When I invited National Renewable Energy Laboratory (NREL), a Department of Energy Lab focused solely on Renewable Energy, to the Lālāmilo site in 2009 they were astounded that a relic of early renewable energy systems remained. The wind was blowing steady, as two NREL engineers walked around the historical site in awe.

With stormy skies as the backdrop and only a few turbines spinning with twisted metal towers and plywood blade shards lying about, they took many dramatic pictures determined to bring back home to enchant their fellow engineers. More remarkable to the experienced engineers was that the largest island water pumping system sat under this world-class wind resource.

The Lālāmilo water system responsible for moving water to household customers, ranches and the large resorts comprise eight (8) deep wells that consume approximately 25% of the $20 million Water Department energy bill.  NREL engineers then reported back headquarters at Golden, Colorado, easily convincing their colleagues and superiors of the potential to re-power this unique site.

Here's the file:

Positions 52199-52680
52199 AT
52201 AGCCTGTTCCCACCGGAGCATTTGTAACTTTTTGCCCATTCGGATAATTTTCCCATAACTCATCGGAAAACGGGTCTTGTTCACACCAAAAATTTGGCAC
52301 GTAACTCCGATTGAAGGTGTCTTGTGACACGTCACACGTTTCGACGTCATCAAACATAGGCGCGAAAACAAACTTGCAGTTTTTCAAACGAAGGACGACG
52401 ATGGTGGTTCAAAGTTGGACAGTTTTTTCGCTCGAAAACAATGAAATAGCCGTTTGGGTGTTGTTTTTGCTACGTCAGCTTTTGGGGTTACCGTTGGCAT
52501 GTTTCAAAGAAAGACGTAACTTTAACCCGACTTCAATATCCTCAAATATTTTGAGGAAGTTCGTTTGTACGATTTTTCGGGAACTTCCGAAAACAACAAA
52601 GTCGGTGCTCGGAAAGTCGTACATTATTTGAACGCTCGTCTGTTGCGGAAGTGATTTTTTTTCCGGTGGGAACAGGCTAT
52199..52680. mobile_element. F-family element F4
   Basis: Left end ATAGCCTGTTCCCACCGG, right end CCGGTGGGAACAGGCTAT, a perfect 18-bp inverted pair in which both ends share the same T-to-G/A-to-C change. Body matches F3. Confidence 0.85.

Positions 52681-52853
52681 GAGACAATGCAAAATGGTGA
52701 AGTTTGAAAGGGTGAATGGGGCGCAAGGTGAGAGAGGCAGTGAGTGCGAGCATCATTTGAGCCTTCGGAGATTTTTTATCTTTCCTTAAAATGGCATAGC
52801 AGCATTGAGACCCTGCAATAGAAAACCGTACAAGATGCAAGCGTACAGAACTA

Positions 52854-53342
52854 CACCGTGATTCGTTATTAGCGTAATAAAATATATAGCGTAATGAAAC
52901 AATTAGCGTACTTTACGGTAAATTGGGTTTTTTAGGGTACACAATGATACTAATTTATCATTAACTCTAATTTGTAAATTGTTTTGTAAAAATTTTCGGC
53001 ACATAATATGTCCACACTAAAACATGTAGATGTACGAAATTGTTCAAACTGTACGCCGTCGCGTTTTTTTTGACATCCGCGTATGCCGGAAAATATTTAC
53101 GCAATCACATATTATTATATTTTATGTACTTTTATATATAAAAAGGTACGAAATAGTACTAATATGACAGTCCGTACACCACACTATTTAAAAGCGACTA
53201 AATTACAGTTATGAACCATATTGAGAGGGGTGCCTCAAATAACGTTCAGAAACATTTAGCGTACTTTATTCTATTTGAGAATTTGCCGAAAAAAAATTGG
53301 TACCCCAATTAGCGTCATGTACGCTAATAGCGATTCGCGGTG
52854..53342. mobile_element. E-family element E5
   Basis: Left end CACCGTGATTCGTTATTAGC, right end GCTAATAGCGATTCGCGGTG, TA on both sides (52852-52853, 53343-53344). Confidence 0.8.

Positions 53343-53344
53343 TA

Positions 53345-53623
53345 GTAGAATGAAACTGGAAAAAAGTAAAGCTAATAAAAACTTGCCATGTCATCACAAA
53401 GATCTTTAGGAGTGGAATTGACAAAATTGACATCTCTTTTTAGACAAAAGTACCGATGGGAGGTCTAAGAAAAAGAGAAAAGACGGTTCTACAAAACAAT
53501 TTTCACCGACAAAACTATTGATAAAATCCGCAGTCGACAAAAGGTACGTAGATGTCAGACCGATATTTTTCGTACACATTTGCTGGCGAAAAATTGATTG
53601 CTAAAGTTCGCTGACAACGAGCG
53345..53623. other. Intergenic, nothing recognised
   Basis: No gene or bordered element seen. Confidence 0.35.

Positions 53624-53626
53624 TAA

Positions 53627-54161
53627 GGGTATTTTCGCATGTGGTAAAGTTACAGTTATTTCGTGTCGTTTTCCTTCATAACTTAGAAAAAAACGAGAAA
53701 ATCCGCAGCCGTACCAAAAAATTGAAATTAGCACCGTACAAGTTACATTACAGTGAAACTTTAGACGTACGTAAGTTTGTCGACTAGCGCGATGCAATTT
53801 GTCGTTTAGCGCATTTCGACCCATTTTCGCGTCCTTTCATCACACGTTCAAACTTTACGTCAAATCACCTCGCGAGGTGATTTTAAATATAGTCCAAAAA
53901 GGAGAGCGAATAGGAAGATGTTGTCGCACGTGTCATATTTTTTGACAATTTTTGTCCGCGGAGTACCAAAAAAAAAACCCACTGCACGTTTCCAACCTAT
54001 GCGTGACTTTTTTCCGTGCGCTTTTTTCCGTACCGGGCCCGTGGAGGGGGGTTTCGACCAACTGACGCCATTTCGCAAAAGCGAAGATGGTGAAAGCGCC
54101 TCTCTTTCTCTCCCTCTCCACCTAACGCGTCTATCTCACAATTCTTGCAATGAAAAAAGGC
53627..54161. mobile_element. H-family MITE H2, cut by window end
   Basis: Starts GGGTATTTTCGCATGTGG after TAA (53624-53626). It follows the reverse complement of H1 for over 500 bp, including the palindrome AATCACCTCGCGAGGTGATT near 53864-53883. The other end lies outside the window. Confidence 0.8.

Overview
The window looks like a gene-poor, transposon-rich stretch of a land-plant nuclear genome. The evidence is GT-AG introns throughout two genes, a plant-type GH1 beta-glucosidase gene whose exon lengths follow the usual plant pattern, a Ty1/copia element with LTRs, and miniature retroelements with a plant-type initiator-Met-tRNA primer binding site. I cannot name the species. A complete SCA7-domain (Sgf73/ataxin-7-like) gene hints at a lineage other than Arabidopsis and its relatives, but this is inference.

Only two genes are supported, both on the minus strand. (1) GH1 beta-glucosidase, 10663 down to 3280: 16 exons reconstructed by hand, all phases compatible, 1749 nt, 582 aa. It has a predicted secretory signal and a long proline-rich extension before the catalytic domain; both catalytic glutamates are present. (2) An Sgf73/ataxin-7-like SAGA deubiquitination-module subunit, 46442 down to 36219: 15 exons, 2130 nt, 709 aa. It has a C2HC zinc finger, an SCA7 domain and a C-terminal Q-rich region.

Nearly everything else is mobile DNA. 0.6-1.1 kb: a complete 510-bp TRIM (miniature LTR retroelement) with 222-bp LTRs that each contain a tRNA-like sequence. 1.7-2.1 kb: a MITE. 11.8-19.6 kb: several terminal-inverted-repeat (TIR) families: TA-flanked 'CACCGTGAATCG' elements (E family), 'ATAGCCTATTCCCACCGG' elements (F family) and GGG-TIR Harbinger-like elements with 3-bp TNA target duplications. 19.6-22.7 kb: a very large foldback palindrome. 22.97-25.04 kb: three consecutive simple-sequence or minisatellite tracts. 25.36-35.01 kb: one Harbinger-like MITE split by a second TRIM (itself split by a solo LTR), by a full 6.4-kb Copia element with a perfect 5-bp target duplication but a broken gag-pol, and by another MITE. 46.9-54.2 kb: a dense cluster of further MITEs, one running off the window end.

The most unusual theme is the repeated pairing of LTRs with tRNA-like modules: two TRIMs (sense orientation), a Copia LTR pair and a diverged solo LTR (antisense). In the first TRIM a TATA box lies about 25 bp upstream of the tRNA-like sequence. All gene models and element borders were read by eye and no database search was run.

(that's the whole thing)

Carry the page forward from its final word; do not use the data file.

With NREL’s support, I worked diligently with the help of the Water Department’s energy analyst to form an alliance that could successfully lobby to receive Federal grant money from the 2008 Hawaii Clean Energy Initiative for assistance with many technical aspects of the project.

Most of these Federal dollars were used for the rigorous analysis of the wind’s capability to pump water from the eight (8) deep water wells at the Lalalmilo site.

We were also able to get additional Federal dollars to employ a top law firm in Hawai`i to write the legally-binding and highly-technical document that would become the Power Purchase Agreement (PPA). With some insightful modifications from County’s Corporation Counsel, the PPA spelled out the legal terms for the supply and purchase of the wind power.